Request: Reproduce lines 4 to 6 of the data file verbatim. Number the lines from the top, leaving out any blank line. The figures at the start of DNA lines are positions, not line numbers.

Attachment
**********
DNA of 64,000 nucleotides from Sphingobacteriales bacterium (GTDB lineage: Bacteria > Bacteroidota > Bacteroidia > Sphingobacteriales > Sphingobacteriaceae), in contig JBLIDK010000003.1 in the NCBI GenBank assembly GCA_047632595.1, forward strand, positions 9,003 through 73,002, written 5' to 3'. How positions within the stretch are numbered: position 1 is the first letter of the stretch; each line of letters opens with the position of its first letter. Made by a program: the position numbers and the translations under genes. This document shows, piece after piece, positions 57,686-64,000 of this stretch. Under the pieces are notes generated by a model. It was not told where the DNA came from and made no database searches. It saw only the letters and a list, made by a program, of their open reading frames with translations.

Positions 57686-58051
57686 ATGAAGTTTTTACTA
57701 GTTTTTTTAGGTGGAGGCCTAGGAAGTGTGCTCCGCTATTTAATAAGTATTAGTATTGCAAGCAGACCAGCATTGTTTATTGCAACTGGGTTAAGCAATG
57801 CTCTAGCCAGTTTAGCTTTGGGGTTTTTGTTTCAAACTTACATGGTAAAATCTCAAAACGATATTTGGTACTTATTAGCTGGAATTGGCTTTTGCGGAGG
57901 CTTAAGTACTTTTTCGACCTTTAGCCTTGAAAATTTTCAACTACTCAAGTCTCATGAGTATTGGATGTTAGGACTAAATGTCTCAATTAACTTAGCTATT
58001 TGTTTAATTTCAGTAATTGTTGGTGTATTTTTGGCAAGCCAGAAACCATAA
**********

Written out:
57701 GTTTTTTTAGGTGGAGGCCTAGGAAGTGTGCTCCGCTATTTAATAAGTATTAGTATTGCAAGCAGACCAGCATTGTTTATTGCAACTGGGTTAAGCAATG
57801 CTCTAGCCAGTTTAGCTTTGGGGTTTTTGTTTCAAACTTACATGGTAAAATCTCAAAACGATATTTGGTACTTATTAGCTGGAATTGGCTTTTGCGGAGG
57901 CTTAAGTACTTTTTCGACCTTTAGCCTTGAAAATTTTCAACTACTCAAGTCTCATGAGTATTGGATGTTAGGACTAAATGTCTCAATTAACTTAGCTATT